After that impressive showing, the Braves went into Spring
Training saying they’d give Heyward – the No. 1-rated prospect by MLB.com and
several other outlets – a realistic shot at cracking the 25-man roster, and
he’s done nothing this spring but impress (and smash car windshields beyond the
right-field fence at Champion Stadium).
The hype has surrounded Jason for a while now, and the
attention will only escalate if he keeps showing this much promise.
“It may be time to get caller ID,” Laura said.
But before any of the spotlight shun on Jason, life was one
long car ride.
Jason’s parents live about 30 miles away from Turner Field,
but they had to drive about 50 miles through traffic to take Jason to school and
baseball practice every day. Eugene said his 1999 GMC Suburban has accumulated
300,000 miles and, “You go in that car, it smells like baseball,” he said.
Back in those days, it was just the local Braves who really
played close attention to Jason. In fact, at 10 years old, Braves scout Al
Goetz was already watching him play.
Now, it’s funny to think 13 teams passed on him in the 2007
First-Year Player Draft.
“I was shocked in the beginning that he didn’t go top five because they picked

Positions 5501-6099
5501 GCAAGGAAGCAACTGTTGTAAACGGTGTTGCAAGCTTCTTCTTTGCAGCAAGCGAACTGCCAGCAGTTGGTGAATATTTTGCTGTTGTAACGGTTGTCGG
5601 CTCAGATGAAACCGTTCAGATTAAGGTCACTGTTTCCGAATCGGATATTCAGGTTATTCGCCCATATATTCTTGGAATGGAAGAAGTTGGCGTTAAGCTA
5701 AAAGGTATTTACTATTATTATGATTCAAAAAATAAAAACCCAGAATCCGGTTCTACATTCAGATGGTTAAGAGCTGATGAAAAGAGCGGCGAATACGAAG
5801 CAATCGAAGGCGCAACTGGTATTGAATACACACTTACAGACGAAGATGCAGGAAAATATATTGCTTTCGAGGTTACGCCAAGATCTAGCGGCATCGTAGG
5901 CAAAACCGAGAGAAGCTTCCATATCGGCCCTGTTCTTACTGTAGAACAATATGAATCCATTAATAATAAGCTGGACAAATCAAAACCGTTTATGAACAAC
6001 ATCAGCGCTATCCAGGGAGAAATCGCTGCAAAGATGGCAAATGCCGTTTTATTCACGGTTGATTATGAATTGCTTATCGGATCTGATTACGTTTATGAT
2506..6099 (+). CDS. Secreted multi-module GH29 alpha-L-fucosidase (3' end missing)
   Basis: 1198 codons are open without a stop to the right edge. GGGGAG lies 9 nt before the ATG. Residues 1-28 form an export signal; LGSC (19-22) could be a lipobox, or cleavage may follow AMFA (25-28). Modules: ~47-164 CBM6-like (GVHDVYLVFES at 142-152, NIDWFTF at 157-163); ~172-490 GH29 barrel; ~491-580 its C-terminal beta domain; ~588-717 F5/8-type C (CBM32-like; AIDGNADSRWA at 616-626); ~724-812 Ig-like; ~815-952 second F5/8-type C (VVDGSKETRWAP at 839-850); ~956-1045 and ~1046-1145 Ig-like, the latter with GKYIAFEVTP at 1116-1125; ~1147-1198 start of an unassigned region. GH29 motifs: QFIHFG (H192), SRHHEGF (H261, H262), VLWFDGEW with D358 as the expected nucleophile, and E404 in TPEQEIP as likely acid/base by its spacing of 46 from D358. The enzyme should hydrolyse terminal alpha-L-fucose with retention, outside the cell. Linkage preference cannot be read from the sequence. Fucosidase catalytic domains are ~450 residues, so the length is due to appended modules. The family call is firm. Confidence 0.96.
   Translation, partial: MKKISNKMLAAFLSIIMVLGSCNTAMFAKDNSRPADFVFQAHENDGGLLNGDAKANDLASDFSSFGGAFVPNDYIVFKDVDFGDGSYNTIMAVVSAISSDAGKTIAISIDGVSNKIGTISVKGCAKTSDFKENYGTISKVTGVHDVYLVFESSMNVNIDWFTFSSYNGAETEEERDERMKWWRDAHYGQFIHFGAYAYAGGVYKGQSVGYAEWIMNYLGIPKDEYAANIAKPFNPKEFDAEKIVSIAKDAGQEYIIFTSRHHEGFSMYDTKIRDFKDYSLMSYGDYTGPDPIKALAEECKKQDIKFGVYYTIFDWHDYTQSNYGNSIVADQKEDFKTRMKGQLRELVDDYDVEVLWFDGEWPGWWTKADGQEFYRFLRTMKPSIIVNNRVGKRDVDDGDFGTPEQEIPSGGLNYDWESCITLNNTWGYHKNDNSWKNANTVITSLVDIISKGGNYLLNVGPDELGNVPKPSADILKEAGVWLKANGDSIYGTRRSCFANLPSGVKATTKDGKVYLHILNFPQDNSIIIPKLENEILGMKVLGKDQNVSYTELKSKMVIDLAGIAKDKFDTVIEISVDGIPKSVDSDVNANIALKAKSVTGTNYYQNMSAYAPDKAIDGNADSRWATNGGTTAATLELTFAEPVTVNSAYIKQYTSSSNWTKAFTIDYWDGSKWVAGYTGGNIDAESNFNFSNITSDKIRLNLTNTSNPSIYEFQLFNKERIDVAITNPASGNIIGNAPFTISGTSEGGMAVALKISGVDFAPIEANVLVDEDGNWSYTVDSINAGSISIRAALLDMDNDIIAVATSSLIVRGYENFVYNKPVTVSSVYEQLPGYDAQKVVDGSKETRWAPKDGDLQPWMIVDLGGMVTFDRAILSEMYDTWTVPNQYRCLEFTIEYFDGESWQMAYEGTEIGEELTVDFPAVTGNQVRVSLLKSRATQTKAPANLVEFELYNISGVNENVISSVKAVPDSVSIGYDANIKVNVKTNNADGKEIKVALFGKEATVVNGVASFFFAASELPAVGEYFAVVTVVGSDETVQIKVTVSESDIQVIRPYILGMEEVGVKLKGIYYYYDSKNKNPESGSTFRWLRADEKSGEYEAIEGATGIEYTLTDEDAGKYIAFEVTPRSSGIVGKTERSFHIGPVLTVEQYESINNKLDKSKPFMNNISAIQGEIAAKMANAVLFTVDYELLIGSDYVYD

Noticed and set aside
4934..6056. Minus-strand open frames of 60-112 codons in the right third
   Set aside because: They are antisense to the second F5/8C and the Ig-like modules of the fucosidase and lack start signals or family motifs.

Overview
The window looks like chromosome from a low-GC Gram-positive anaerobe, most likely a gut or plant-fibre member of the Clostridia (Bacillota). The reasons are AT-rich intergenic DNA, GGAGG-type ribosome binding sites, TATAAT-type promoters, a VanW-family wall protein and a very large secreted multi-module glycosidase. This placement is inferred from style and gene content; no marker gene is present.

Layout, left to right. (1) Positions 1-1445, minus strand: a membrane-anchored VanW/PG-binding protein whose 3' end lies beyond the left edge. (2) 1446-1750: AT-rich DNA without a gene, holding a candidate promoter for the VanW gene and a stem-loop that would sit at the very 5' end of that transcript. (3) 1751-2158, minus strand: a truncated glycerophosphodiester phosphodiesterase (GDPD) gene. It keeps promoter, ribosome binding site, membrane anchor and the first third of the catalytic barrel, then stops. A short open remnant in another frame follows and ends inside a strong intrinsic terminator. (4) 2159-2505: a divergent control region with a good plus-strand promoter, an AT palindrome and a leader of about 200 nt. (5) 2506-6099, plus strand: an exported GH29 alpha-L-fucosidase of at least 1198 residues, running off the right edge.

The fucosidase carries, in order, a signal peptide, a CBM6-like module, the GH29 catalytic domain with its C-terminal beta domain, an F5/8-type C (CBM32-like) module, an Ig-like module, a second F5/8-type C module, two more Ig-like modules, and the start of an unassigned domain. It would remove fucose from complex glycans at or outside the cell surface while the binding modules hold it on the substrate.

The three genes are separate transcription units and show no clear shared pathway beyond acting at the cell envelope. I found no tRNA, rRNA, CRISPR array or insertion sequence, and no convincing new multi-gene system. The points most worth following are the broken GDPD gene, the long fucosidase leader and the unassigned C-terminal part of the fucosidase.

a couple of high school players in the top five,” Eugene said. “And I thought
that he was, I’m not saying a better player, but his stats were just as
comparable. I thought he had a higher ceiling point with his size and
But none of that matters now.
What matters is that in nine days, Jason will be jogging out
to his position at Turner Field on Opening Day. At 20 years old, he’ll be
counted on to help get the Braves get back to the playoffs and give Cox – retiring
at the end of his 26th year with the club – a nice little parting gift.
Or something else?
“He’s trying to change Bobby’s mind,” Eugene said with a
“Extremely emotional,” is how Eugene said he’d feel upon
watching his son on Opening Day. “I’m not going to lie about that. I’ve shed
tears watching movies nowadays – I don’t let anybody see me do it, but I do it.
But it has to be.”
— Alden Gonzalez